TIP: You can use things like $(SRCROOT) or $(PROJECT_DIR) to get to the path of where you put the .pch in the project.

  3. At the Target's Build Settings option, set the value of Precompile Prefix Header to YES.

  • 32
    Despite my opinions on PCH files, +1. It is still useful for people to know how to use the tools. – Rob Napier Jul 20 '14 at 2:28
  • 20
    @Yedidya, I just wanted to say a quick thanks for taking the time to communicate the answer to the question despite whatever judgements you have about it. I appreciate when people take the time to cordially answer questions rather than just berate the person about how ill advised the question is. – campo Oct 14 '14 at 16:57
  • 3
    Thanks. I find it useful when incorporating some of my Objective-C into a Swift project, so I don't have to go back and add a bunch of include files to each of those .m files. – Chris Prince Dec 26 '14 at 4:53
  • Very handy when transitioning from ObjC to Swift - I have a heap of libraries written in ObjC and the last thing I want to do is edit all of them to include the right system headers. – Echelon Jan 15 '15 at 11:53
  • 1
    This didn't work for me cause I used the target's build settings. However, when I followed this instructinos modifying the Project Build Settings instead everything worked. – Pauls Feb 12 '15 at 11:44
up vote 126 down vote
+50

You need to create own PCH file
Add New file -> Other-> PCH file

Then add the path of this PCH file to your build setting->prefix header->path

($(SRCROOT)/filename.pch)

enter image description here

  • 3
    Well, depending on the working dir, variables could vary. I am using $(PRODUCT_DIR)/$(PRODUCT_NAME)/PrefixHeader.pch – Alejandro Iván Oct 13 '15 at 14:40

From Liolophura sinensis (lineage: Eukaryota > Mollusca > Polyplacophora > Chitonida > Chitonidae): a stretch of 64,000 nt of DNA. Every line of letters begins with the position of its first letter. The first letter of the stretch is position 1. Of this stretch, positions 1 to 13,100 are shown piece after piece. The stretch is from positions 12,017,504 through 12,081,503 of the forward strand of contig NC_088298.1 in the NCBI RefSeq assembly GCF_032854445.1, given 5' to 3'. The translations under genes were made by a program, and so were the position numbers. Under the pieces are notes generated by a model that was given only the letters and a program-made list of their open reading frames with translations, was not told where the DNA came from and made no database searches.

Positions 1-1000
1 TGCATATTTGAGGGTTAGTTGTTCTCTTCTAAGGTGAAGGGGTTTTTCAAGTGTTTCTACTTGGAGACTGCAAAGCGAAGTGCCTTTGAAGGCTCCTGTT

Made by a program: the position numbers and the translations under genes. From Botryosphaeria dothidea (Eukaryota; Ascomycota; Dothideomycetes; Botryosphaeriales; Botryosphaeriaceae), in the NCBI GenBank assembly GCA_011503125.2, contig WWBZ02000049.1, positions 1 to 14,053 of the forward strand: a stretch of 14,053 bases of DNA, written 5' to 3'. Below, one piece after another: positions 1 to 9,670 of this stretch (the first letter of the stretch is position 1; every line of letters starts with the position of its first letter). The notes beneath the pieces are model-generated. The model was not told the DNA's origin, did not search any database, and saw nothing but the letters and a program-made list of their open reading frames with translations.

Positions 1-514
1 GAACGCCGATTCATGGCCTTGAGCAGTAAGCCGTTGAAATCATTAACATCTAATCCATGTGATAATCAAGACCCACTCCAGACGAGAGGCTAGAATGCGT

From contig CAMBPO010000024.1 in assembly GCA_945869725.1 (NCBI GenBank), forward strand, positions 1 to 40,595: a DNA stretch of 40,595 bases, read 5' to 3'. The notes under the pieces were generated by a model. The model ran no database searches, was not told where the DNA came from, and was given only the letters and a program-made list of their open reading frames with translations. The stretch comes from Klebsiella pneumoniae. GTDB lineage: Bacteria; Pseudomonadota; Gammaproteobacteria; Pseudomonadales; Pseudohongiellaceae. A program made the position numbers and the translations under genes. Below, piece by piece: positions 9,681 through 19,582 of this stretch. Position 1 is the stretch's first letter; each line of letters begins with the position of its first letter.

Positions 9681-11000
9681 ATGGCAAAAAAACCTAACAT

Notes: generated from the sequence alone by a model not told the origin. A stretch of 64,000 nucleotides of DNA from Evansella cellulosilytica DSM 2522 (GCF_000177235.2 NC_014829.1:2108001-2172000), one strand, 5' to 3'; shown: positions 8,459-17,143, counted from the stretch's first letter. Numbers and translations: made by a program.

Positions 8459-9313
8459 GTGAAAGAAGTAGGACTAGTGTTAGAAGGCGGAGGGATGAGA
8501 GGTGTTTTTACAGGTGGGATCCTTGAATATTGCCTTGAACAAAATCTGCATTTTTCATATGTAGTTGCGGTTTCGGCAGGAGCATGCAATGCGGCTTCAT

• If you keep the .pch file within the particular folder, then the situation occurred. – Prakash Raj Oct 15 '15 at 6:22

I'll show you with a pic!

  1. Add a new File Add a new File

  2. Go to Project/Build Setting/APPl LLVM 6.0-Language Add a new File

To add .pch file-

1) Add new .pch file to your project->New file->other->PCH file

2) Goto your project's build setting.

3) Search "prefix header". You can find that under Apple LLVM.

4) Paste this in the field $(SRCROOT)/yourPrefixHeaderFileName.pch

5) Clean and build the project. That's it!!!

enter image description here

If you decide to add a .pch file manually and you want to use Objective-C just like before xCode 6 you will also have to import UIKit and Foundation frameworks in the .pch file. Otherwise you will have to import these frameworks manually in each header file. You can add the following code anyway as it tests for the language used:

#ifdef __OBJC__
    #import <UIKit/UIKit.h>
    #import <Foundation/Foundation.h>
#endif
  • 2
    Everything which involves ObjC code must be wrapped inside the above #ifdef _ OBJC _, otherwise you will get errors from C sources (in case you have such sources) that you will never understand – ishahak Oct 20 '15 at 3:59

Use :

$(PROJECT_DIR)/Project name/PrefixHeader.pch

  • 1
    Does any $ kind of declaration exists for "Project Name" ?? – Amit Oct 9 '15 at 7:19

For add new PCH file follow bellow steps :

(1) Add New fiew - Select iOS - Other and PCH File

(2) add path of this PCH file to your Project - BuildSetting - Apple LLVM 6.0 Language

Add Set Prefix Header Path YourApplicationName(root-path)/filename.pch

  • Kindly explain the last one. Add set prefix header path. – Tough Guy Oct 19 '17 at 5:40

protected by Community Jan 2 '16 at 20:51

Thank you for your interest in this question. Because it has attracted low-quality or spam answers that had to be removed, posting an answer now requires 10 reputation on this site (the association bonus does not count).

Would you like to answer one of these unanswered questions instead?

Not the answer you're looking for? Browse other questions tagged or ask your own question.